Peyton Manning- The Man Who Changed Indiana's Sports Culture

David Pierce, Associate Professor, Indiana University-Purdue University Indianapolis
Posted 11/12/17

Winning two Super Bowl championships is no small achievement, but transforming a deeply-rooted basketball state

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Peyton Manning- The Man Who Changed Indiana's Sports Culture

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Winning two Super Bowl championships is no small achievement, but transforming a deeply-rooted basketball state into an enduring football fandom is a feat in itself.

Peyton Manning’s contribution to Indiana’s football culture was profound. Latest controversy aside, the heralded quarterback from the University of Tennessee joined the Indianapolis Colts in 1998 and left fourteen years later as an iconic sports hero.

During his tenure with the Colts, Indianapolis switched from a basketball-entrenched community to a football-loving city.

Indiana’s sports narrative had always centered around the game of basketball. A 1954 state championship game between two Indiana high schools was the inspiration for the 1986 movie, “Hoosiers”. The Library of Congress even selected it for preservation to its National Film Registry.

Legendary coach Bobby Knight lit up college basketball when he led the Indiana Hoosiers to three NCAA titles- 1976, ‘81, ‘87. The 1976 squad is still the last NCAA men’s basketball team to go undefeated.

Reggie Miller’s arrival to the Indiana Pacers in 1987 elevated the state’s passion for hoops to the professional ranks. Quickly becoming the face of the franchise, Miller helped the Pacers become solid playoff contenders, culminating in an NBA Finals appearance in 2000.

But the historical roots that grounded the basketball scene in the Hoosier state came crashing down at the turn of the new millennium. Bobby Knight was fired in 2000 for unbecoming behavior towards players and students. From 1995-2001, the Hoosiers also failed to clinch the Sweet Sixteen after years of being regular fixtures at the NCAA tournament.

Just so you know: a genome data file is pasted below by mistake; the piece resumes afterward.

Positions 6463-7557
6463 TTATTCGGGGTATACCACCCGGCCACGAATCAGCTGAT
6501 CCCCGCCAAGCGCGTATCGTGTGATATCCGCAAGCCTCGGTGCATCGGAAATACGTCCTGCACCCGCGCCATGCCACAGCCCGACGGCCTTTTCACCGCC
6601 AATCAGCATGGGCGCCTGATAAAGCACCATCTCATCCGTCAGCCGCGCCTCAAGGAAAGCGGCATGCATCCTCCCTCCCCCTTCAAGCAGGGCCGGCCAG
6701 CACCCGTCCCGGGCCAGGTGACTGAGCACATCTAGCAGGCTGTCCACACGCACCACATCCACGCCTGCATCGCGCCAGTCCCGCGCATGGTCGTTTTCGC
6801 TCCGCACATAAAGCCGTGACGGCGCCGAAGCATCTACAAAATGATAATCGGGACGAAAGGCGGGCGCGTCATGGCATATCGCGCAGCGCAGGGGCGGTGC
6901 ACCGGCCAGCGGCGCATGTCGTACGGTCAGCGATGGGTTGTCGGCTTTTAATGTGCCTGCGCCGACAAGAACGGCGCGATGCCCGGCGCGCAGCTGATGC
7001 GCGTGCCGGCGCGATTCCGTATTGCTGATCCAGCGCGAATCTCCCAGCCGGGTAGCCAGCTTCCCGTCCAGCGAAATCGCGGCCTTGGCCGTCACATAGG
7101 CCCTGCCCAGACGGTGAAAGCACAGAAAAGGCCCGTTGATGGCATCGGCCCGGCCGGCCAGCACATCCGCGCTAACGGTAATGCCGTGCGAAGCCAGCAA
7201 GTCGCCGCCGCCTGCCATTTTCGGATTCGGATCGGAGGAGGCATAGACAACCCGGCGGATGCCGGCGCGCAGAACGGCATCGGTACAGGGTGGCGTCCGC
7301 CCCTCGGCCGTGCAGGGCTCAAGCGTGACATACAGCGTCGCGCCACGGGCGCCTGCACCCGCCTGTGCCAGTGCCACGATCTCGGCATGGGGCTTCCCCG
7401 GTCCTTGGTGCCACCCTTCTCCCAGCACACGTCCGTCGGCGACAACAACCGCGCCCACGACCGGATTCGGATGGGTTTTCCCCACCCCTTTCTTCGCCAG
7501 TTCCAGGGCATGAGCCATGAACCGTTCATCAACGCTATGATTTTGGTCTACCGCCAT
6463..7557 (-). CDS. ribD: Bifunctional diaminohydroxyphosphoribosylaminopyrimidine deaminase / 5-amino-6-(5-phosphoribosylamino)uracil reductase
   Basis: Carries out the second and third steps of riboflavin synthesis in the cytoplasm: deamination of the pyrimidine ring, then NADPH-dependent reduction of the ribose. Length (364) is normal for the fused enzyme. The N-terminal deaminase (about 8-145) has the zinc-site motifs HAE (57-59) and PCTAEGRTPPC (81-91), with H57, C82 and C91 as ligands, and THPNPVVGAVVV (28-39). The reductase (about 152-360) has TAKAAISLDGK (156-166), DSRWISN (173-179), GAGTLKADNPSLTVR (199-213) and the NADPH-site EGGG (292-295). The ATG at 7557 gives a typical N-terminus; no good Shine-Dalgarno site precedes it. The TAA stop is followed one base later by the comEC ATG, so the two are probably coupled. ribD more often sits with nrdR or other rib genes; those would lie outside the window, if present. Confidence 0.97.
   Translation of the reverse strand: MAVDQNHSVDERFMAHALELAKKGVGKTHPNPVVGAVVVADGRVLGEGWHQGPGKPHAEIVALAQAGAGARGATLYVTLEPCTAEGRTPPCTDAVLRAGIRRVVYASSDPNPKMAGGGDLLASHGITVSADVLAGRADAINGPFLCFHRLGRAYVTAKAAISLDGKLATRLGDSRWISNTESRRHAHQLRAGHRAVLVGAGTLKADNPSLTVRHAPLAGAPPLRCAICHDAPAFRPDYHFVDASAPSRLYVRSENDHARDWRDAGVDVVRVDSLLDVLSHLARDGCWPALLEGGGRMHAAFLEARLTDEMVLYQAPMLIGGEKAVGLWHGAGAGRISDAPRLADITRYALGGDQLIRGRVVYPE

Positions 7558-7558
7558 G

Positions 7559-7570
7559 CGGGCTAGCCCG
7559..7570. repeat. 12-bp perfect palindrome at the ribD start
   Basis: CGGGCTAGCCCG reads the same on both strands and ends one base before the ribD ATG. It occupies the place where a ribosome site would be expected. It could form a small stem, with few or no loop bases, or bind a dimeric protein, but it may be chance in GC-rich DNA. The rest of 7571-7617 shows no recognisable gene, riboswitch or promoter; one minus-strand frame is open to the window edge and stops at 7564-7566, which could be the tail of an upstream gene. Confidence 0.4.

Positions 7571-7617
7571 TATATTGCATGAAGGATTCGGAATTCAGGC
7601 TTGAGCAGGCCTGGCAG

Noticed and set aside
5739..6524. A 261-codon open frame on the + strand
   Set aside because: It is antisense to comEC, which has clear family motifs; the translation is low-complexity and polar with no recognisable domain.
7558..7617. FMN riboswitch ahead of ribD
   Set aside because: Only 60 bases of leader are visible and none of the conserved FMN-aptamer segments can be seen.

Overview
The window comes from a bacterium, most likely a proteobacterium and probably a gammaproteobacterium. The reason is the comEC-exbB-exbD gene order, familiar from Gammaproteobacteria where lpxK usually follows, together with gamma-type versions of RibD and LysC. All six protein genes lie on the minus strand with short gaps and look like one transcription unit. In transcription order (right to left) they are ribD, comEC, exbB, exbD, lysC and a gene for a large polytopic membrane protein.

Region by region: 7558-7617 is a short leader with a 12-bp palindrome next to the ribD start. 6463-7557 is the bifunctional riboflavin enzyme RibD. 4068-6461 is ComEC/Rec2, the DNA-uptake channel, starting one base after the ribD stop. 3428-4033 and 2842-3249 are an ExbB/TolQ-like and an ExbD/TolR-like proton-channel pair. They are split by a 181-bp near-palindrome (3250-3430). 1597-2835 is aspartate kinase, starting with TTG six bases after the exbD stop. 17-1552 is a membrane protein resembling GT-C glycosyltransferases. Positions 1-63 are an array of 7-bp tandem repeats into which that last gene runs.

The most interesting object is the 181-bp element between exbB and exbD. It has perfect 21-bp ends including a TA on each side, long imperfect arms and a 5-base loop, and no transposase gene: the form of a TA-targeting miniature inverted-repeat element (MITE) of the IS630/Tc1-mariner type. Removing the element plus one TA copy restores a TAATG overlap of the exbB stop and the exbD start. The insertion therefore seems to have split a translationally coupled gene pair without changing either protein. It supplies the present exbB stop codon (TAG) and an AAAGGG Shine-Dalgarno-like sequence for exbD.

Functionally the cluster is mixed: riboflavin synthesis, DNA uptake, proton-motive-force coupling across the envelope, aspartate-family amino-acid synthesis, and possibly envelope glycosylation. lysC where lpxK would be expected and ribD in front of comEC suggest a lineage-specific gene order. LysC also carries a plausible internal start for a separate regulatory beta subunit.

2004 saw Pacers forward Ron Artest ensnare his team in one of the ugliest fracas moments in NBA history, the “Malice in the Palace”. Artest was suspended for the rest of the season and missed 86 games, the most of any player in the league for an on-court incident.

The time was ripe for the Hoosier State to find a star in a different sport- Peyton Manning and the Indianapolis Colts.

The New Orleans native breathed life into Indianapolis. Drafted in 1998, Manning struggled in his rookie year as the team went 3-13. But the following season witnessed a turnaround as the star quarterback flipped the chart to 13-3.

From 2000-2010, the Colts put on one the NFL’s most dominant stretches, placing second behind the New England Patriots and winning on average 11½ games per season.

Led by Manning and head coach Tony Dungy, the Colts brought Indianapolis its first Super Bowl trophy in 2006.

Evidence exists that the 14x Pro-Bowler turned Indy into a football city. A recent study by the Sports Innovation Institute at IUPUI indicates that the Colts and the NFL rank significantly higher among local fans than any team or league associated with basketball.

Even in aggregate, the state’s basketball votes- Pacers, Fever, IU, Butler, Purdue, Notre Dame- come short of the Colts football franchise.

Manning’s legacy was significant enough for his team to dedicate a bronze statue in his honor in October, 2017. The Colts also added his name to the “Ring of Honor” encircling Lucas Oil Stadium.

Though he later went on to win Super Bowl 50 with the Denver Broncos, Manning left Indiana with an indelible football heritage.

David Pierce-  dpierce3@iupui.edu   linkedin.com/in/drdavidpierce   Brendan Wright-   https://www.linkedin.com/in/brendan-wright/   Sports Innovation Institute study- https://news.iu.edu/stories/2017/09/iupui/08-sports-innovation-institute-survey.html

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